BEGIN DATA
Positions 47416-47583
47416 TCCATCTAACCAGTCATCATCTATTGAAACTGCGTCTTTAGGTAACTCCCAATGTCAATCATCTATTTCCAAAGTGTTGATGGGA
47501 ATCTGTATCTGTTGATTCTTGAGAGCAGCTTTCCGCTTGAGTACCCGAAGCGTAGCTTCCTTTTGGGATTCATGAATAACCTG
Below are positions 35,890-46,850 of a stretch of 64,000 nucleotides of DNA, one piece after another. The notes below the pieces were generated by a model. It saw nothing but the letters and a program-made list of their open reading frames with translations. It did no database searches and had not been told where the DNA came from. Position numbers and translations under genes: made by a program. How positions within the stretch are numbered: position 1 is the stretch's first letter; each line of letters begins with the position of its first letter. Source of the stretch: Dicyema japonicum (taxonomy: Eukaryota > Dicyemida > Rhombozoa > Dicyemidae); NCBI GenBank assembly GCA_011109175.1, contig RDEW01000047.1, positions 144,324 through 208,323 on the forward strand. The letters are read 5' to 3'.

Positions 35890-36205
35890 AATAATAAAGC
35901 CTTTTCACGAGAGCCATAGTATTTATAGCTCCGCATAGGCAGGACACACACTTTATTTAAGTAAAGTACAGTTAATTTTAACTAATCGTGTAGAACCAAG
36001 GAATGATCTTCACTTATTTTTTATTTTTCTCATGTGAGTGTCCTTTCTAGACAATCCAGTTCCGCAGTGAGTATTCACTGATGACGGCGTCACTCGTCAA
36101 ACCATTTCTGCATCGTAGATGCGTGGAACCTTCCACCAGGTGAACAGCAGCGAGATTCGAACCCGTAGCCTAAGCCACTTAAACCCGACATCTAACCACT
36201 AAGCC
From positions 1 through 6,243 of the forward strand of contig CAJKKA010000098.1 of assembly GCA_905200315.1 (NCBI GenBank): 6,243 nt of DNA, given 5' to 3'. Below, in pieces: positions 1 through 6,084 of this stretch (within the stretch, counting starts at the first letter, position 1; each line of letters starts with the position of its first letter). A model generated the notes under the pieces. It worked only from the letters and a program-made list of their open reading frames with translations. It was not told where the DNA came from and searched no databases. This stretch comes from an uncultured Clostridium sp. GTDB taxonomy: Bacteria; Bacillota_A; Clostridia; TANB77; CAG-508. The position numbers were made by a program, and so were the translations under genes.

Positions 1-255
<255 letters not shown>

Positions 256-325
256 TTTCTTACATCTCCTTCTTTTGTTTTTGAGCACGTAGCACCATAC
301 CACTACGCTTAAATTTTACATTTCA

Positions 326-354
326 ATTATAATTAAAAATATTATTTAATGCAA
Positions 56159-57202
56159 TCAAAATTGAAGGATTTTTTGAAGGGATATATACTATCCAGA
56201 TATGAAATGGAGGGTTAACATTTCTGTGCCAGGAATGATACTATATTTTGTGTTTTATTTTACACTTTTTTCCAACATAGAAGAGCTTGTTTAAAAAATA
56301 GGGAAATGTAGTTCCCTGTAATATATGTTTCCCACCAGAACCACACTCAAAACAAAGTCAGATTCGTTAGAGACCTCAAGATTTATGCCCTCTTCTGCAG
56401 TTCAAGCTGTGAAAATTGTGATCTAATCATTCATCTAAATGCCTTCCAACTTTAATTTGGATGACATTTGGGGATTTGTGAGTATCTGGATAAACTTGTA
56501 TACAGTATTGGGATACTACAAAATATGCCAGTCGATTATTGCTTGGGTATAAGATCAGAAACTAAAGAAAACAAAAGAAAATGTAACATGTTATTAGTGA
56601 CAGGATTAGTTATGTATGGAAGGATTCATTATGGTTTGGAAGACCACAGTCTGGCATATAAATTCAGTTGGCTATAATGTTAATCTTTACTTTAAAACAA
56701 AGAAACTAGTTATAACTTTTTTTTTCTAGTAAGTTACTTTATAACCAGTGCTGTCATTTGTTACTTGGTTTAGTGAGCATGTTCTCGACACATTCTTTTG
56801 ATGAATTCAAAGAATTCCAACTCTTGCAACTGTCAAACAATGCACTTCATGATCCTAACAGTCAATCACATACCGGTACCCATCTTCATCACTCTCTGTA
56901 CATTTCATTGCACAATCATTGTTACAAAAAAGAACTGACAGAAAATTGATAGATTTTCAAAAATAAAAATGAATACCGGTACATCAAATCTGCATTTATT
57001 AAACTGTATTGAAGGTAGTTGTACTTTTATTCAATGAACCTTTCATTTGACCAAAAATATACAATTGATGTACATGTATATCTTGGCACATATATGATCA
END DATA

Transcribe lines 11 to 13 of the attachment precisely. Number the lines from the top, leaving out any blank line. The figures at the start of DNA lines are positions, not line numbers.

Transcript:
From positions 1 through 6,243 of the forward strand of contig CAJKKA010000098.1 of assembly GCA_905200315.1 (NCBI GenBank): 6,243 nt of DNA, given 5' to 3'. Below, in pieces: positions 1 through 6,084 of this stretch (within the stretch, counting starts at the first letter, position 1; each line of letters starts with the position of its first letter). A model generated the notes under the pieces. It worked only from the letters and a program-made list of their open reading frames with translations. It was not told where the DNA came from and searched no databases. This stretch comes from an uncultured Clostridium sp. GTDB taxonomy: Bacteria; Bacillota_A; Clostridia; TANB77; CAG-508. The position numbers were made by a program, and so were the translations under genes.

Positions 1-255
<255 letters not shown>